Articles for Fathers

Everything listed under: father-son

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    Ways for Dad to Connect with Kids

    Wondering how you can connect with your kiddos? Here's a list to get you started!

    • Plan a regular time for Daddy/Child date to do something fun and adventurous.
    • Write a short message to them on a stick-it note and hide it in their lunch.
    • Let your child help you wash the car or fix something.
    • Play a game with them - one that they want to play.
    • If you like to cook, let them help you.
    • Take them to the park.
    • Teach your child how to do something like build a kite, a soapbox derby car, a paper airplane, etc.
    • Tell them what life was like when you were their age.
    • Listen to them - learn about their favorite things, who their friends are, their favorite game, etc.

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    Fathering is Child's Play

    A young girl was touring the social worker through the home she shared with her father. When she came to her bedroom, she proudly showed the woman everything in her room. With big eyes and a huge smile, the little girl asked, “Would you like to see bombs away?”

    Hesitantly, the social worker said yes. “Come on Dad, let’s show her,” said the little girl.

    Dad came over to the bed, grabbed his daughter’s arms and legs and started swinging her. Finally, he let go as she yelled, “Bombs away!” and landed on her bed. Loud, gleeful laughter followed.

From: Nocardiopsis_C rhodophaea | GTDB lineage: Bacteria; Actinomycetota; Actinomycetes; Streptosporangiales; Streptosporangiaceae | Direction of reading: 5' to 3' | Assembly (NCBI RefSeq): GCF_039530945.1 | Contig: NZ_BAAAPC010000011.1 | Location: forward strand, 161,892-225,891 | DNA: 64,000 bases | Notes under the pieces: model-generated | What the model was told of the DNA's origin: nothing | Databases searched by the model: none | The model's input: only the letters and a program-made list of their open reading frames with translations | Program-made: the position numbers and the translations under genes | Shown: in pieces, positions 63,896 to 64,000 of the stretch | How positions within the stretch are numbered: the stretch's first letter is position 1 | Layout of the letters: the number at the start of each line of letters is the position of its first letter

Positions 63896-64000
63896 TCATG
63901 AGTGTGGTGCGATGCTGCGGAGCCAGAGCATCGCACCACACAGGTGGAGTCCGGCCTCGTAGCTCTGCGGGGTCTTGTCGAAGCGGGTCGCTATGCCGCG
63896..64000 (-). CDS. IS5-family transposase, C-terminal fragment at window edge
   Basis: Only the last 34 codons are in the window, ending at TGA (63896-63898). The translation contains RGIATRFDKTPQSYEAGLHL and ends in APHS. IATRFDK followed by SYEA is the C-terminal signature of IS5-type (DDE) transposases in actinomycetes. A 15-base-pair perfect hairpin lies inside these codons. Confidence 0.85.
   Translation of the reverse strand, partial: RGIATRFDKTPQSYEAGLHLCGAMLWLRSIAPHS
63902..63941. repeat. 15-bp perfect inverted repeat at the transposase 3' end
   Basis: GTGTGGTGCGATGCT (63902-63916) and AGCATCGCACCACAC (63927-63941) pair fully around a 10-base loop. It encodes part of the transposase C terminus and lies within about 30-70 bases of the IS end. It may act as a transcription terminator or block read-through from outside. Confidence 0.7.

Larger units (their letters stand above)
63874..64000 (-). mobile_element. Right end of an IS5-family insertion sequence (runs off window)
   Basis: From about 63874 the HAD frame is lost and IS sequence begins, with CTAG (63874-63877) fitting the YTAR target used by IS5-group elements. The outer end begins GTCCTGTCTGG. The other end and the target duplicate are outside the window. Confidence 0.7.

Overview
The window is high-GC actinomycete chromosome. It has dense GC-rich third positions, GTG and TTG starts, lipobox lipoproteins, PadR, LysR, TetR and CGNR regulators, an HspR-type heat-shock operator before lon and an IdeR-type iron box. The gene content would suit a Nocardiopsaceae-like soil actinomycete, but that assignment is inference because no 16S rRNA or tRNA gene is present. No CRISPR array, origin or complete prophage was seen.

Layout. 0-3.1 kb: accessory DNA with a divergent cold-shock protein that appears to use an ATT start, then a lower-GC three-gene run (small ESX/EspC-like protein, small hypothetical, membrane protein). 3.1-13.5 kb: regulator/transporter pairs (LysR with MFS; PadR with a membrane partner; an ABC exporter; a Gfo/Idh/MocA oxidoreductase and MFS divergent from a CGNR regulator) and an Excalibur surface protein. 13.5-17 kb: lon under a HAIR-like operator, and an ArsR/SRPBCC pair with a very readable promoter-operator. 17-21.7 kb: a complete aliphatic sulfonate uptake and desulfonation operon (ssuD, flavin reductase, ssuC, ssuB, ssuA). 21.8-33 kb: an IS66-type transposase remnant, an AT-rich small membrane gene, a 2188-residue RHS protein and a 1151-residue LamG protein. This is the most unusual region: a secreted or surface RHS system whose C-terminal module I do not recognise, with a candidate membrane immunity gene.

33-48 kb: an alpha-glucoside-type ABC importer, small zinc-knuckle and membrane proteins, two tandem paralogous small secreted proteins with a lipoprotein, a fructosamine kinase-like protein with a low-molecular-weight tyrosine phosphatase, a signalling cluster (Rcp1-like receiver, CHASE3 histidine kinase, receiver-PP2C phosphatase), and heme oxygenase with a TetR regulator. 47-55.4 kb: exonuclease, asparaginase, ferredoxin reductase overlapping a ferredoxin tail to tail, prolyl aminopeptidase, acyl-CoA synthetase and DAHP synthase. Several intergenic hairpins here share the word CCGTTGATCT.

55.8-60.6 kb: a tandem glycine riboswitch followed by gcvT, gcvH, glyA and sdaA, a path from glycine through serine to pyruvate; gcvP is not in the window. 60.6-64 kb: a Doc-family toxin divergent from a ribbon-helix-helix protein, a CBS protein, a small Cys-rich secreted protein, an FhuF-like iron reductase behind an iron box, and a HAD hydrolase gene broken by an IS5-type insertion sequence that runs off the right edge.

Looking horrified, the social worker said, “Stop! No! You should not be doing that.” Both father and daughter looked at her with troubled and quizzical faces and said, “We shouldn’t be doing bombs away?”

    “This is probably one of the best examples of the difference in how men and women view play with children,” said Dr. Ron Klinger, founder of the Center for Successful Fathering and author of The Common Sense No-Frills, Plain-English Guide to Being a Successful Dad.

    “Researchers tell us that children of all ages from infants to high school prefer play with dad over mom because it is unpredictable, physical, rough, dad cheats, and it’s fun. It is a test – it stretches you. You find yourself doing things you would never do. Most importantly, it is a playful form or preparation for the challenges our children will face in the real world.”

    Klinger contends that what the father was doing with his daughter was totally appropriate. While mothers are the initial primary caregivers and continue to be the nurturers and protectors, it is the father’s job to engage his children in rough and tumble play and to encourage them to take risks.

    However, the challenge for many is that nearly 80 percent of dads today did not grow up with an actively involved father in their lives. When moms say, “Don’t play so rough,” most guys don’t know to say, “But this is what I am supposed to be doing.”

    “The bonding with a child and their father is based on this rough and tumble play,” Klinger said. “This playful interaction turns out to be very powerful in teaching independence, self-reliance and courage. It also encourages children to become more tolerant of frustration. The father is introducing the child to a world that is defined by adventure and adversity, not comfort.”

    There are other benefits of rough and tumble play for children, too. They include:

    • Building a bond of affection and trust with their father;

    • Exposure to personal challenges such as riding a bike;

    • Learning to be a successful risk-taker;

    • Building self-confidence;

    • Girls growing up to be unintimidated by competitive men; and